Rouse Hill House & Farm
ROUSE HILL HOUSE & FARM – SIX GENERATIONS OF FAMILY HISTORY
Rouse Hill House & Farm was taken up in 1813 by the free settler Richard Rouse and his family. Seven generations of the family have lived on the property and a direct descendant of the original founders was in residence until as recently as 1993.
The exteriors, interiors and furnishings of the Georgian sandstone house have survived largely intact. The Historic Houses Trust has always taken a subtle, non-invasive approach to preserving the property's fabric. Visiting Rouse Hill House & Farm can be likened to leafing through three dimensional diaries, each recording the lives of the seven generations of the family who have lived there and added to its richness.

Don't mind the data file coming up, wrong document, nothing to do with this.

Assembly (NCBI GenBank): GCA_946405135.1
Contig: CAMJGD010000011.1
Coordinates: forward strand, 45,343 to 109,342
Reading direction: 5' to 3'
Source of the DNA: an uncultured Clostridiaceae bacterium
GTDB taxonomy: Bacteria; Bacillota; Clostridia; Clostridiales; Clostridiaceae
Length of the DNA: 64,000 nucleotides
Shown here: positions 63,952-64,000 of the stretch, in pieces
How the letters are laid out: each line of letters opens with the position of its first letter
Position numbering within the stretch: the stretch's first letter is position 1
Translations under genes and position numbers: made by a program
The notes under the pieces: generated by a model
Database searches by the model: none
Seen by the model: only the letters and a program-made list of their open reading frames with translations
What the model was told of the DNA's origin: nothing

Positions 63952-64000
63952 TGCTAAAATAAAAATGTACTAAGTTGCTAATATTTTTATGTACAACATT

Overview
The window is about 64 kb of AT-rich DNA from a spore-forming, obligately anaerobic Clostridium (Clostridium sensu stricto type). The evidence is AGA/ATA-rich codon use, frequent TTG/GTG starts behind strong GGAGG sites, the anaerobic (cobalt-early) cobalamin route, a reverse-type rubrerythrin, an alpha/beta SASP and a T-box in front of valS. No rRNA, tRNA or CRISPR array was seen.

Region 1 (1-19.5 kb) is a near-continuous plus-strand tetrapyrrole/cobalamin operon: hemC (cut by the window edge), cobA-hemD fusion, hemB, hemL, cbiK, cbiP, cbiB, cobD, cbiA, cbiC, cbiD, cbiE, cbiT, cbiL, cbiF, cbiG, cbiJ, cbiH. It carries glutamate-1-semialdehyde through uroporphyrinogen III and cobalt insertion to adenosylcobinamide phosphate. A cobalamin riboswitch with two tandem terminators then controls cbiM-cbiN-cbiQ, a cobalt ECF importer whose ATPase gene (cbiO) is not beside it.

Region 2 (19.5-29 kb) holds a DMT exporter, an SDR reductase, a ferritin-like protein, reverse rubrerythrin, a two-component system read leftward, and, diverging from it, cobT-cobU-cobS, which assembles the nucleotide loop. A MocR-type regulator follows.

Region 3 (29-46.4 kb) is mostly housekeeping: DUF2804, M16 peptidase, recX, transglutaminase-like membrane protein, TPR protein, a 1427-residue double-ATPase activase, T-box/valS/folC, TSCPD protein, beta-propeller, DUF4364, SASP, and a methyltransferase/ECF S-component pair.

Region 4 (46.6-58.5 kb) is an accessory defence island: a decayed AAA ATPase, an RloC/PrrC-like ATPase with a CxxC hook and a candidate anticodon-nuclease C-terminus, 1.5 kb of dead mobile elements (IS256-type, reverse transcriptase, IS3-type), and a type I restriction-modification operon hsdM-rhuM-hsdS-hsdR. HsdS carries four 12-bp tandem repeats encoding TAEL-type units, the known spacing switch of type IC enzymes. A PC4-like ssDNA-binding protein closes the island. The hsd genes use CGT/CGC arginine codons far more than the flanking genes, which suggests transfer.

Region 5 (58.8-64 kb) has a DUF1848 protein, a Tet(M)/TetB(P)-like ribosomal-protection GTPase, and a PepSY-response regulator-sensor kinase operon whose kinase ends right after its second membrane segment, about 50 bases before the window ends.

The property was once the centre of a 1200 acre estate and contains possibly the earliest surviving 'dry weather' garden in Australia. There are approximately 20 outbuildings which range from the impressive 1875 brick stable by the important architect J. Horbury Hunt to an early timber slab piggery; from a fancifully Victorian summer house to a vernacular timber cottage with corrugated iron annex.
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